The military police officer was lynched by a crowd on Thursday after he shot and killed a five-year-old child at a checkpoint in the capital of Cameroon’s English-speaking South West Region.
Protests in Buea erupted when the child died, and her corpse was carried by protesters to the regional governor’s office. The town was also rocked by random bursts of gunfire, but it was unclear who was opening fire.
In two English-speaking areas, secessionist rebels have been fighting government forces for almost five years in an effort to establish Ambazonia, a breakaway state from Cameroon’s French-speaking majority.
Both sides have been accused of crimes, with the death toll rising to almost 3,000 and over one million people forced to flee their homes.
Initially refusing to stop at a gendarmerie checkpoint, the motorist then attempted to elude the police who had managed to bring him to a halt, the ministry said in an official statement.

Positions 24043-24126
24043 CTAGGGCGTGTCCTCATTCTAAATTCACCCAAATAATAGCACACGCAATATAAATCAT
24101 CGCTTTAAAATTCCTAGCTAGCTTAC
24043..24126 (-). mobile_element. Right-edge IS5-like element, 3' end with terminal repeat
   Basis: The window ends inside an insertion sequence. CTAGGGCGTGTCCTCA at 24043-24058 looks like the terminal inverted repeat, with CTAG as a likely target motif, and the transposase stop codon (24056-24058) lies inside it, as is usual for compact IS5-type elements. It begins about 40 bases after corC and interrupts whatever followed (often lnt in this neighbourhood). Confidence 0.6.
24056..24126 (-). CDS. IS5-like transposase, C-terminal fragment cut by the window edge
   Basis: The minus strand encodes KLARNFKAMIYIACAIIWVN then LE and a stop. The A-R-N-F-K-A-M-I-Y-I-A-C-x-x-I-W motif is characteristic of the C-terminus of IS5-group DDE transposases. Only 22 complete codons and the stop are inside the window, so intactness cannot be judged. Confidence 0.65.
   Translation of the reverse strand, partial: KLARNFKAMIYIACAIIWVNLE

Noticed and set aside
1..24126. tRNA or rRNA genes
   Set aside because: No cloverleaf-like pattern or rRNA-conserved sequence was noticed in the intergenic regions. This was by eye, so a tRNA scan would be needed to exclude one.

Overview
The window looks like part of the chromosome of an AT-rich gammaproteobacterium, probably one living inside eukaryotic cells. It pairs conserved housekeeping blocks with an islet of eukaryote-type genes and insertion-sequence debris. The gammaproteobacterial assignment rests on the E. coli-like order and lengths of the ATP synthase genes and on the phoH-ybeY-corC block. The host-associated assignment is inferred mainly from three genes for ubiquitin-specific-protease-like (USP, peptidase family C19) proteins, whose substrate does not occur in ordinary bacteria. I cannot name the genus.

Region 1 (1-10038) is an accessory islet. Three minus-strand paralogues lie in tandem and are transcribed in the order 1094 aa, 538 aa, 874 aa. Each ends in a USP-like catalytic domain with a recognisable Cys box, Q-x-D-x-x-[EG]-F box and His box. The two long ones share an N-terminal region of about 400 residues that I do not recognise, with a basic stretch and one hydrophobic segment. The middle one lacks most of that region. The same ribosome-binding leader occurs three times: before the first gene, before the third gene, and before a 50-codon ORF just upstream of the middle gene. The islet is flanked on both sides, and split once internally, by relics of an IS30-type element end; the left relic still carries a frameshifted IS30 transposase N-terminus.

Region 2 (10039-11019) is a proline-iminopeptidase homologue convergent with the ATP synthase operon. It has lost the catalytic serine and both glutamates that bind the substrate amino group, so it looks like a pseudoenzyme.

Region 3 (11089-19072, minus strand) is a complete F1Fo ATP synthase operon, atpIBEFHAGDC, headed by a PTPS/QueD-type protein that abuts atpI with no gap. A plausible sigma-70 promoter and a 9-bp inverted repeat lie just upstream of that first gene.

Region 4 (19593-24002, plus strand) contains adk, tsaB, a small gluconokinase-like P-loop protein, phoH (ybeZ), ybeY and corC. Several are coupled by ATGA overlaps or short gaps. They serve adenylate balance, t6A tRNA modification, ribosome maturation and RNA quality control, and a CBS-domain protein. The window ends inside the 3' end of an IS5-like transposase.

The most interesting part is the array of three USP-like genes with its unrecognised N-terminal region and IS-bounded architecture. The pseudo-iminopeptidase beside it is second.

“One of the gendarmes… fired warning bullets to immobilize the car in an improper response, unsuitable to the circumstances and obviously disproportionate to the disrespectful behavior of the driver,” the statement stated.
“Caro Louise Ndialle, a little student of approximately five years old, was shot in the head in the course of the procedure.”
There is now an inquiry into both murders, according to the government. The gendarme was attacked and murdered by a mob.
In Buea, hundreds of people marched through the streets, some carrying branches as a symbol of peace. In other words, they claimed the girl’s parents refused to pay before the gendarme opened fire using 500 franc CFA currency notes worth $0.88%.
According to others, this was just one of many instances when highly armed security personnel harassed locals.
“They only frighten others. It’s an issue if you have an ID card. A issue arises if you do not have an identification card “a demonstrator, who asked to remain anonymous for fear of retaliation, stated.
To appease the angry demonstrators outside his office, the regional governor made a pledge to act quickly.
“How can a kid murdered while walking to school be justified?” Gov. Bernard Okala Bilai said as much. “You can be confident that whomever committed this crime will be made to pay for it. It’s a crime against humanity.”